Those of you who read this column on a regular basis know that I am not a fan of the “three strikes” law. In early November of 2001, there was good news for people who feel as I do. For the first time, a court ruled at the federal appeals level that our three strikes law constitutes cruel and unusual punishment when a sentence is “grossly disproportionate to a crime.”
This ruling stemmed out of a case involving Leandro Andrade, who stole $150.00 worth of video tapes. Mr. Andrade had the requisite number of prior convictions, and the three strikes law kicked in. That led to a FIFTY YEAR PRISON SENTENCE for $150.00 worth of video tapes, which has been overturned.
There are approximately 3,000 defendants and/or inmates in our state who may be affected by this ruling. That assumes the ruling is not appealed to the United States Supreme Court or if it is so appealed, it is upheld. This ruling requires “proportionality” with regard to sentencing, and it may well lead to a number of motions pertaining to previously decided cases where the punishment does not appear to fit the crime.
According to the Public Defender’s Office in Los Angeles, every case which finds a defendant sentenced to a lengthy prison sentence for a non-serious or non-violent offense, may well be reviewed.
There are forty states that increase sentences for those who have prior convictions. In California the law requires the Court to impose a sentence of twenty-five years to life if any felony is committed by a defendant with two prior serious or violent felony convictions. Writing for the Court, Justice Richard Paez wrote that the Court’s decision does not wipe out California’s three strikes law; however, it does limit it in circumstances such as that of Mr. Andrade.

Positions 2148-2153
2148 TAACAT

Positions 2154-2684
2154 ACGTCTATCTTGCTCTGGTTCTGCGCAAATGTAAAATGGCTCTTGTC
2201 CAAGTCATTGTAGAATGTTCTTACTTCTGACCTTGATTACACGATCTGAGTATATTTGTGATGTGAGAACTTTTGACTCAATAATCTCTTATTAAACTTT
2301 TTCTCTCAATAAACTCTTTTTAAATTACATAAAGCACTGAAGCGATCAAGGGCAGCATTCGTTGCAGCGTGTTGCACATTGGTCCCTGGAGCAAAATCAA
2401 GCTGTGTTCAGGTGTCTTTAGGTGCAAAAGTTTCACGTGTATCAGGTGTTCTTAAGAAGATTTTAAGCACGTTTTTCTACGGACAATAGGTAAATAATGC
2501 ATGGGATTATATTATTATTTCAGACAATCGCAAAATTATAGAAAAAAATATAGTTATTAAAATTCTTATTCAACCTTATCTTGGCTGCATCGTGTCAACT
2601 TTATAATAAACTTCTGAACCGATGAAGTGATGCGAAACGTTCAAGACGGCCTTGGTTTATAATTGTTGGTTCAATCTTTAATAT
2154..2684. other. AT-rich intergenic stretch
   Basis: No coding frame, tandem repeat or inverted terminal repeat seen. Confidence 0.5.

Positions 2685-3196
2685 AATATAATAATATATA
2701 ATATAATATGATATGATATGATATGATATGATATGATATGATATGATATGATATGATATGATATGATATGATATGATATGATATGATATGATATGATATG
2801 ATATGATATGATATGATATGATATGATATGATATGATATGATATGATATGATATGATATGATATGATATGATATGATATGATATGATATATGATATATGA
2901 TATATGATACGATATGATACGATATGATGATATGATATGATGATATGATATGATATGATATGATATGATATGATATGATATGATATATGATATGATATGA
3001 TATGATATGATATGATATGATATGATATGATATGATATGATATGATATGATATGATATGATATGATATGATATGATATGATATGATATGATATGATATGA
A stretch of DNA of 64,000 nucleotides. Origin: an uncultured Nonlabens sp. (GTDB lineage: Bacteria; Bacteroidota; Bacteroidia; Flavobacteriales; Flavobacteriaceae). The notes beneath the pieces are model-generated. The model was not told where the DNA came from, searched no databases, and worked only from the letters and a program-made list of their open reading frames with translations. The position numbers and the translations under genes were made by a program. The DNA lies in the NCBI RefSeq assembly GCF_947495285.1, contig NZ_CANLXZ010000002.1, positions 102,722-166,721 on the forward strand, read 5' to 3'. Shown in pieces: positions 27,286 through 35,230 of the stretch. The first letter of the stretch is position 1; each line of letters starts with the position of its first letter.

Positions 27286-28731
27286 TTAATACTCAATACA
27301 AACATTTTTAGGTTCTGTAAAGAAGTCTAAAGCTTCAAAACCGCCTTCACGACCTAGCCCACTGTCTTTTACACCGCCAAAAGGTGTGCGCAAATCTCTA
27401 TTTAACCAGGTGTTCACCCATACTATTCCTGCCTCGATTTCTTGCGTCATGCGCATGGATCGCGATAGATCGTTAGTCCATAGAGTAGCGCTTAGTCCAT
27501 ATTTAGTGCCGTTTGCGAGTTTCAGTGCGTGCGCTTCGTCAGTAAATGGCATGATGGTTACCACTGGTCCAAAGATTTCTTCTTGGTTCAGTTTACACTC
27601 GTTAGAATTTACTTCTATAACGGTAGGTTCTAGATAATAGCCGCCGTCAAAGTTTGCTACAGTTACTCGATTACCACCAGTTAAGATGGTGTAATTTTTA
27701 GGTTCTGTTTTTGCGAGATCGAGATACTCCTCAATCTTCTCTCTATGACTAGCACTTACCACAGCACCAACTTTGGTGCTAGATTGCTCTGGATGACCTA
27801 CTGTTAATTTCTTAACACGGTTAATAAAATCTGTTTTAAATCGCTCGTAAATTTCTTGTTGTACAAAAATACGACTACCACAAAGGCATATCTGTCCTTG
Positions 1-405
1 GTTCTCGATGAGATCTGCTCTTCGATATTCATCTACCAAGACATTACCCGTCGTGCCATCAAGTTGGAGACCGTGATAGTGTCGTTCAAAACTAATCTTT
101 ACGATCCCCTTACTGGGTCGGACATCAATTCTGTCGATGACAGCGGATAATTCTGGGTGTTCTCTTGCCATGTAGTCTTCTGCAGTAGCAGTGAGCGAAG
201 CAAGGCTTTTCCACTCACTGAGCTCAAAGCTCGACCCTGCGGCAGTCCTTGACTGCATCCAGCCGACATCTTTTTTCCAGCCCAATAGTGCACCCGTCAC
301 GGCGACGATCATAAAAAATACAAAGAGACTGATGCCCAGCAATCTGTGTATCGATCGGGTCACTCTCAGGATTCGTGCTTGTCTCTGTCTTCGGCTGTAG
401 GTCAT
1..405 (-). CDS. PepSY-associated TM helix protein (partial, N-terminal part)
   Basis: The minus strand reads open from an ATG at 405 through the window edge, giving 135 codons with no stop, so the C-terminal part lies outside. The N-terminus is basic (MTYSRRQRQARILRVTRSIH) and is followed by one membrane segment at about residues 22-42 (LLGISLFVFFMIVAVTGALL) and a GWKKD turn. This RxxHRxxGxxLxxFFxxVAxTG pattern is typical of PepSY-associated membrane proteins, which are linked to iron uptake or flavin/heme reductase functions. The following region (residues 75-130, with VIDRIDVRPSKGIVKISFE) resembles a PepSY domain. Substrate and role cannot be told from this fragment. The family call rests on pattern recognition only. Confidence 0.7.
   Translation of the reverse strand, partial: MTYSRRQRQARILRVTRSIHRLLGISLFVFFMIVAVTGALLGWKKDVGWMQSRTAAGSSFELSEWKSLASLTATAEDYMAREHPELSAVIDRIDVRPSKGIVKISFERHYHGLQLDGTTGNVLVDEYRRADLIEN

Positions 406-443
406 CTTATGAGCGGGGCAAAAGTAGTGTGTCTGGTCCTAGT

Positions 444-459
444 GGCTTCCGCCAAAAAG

Will this case make it to the United States Supreme Court? In 1999, the Court refused to hear an appeal regarding a three strikes case in which an individual was sentenced to twenty-five years to life for stealing a bottle of vitamins. Is the Court in a different mood now? It would seem that video tapes and vitamins are pretty much in the same league. It has been posited that the United States Supreme Court did not take the vitamin case because they wanted other state courts and federal appellate courts to study these issues first and issue their own hopefully well-reasoned rulings.
Well, a number of decisions have come forth since the vitamin case in 1999, and Judge Paez, joined by Chief Justice Mary Schroeder, who joined in his opinion, have laid down the gauntlet.
I hope the United States Supreme Court takes this case on appeal, and decides that the three strikes law should apply to people who commit serious or violent felonies if they have two or more prior convictions, but should not be applied to people stealing vitamins or video tapes. I’ve always thought this was one of the major flaws of this law. Why is it that the first two strikes, or convictions, have to be serious or violent felonies, however, the third one can be any type of felony at all? That didn’t make sense to me when the law was passed, and it doesn’t make sense to me now. Let the United States Supreme Court modify the law to apply it in cases where the third conviction is for something violent or serious, but not for a case such as this.
Charlie Unger is a criminal defense attorney in the Glendale law firm of Flanagan, Unger, Danis & Grover, and a psychotherapist at the Foothill Centre for Personal and Family Development. Mr. Unger writes a bimonthly column on legal and psychological issues. He can be reached at firstname.lastname@example.org.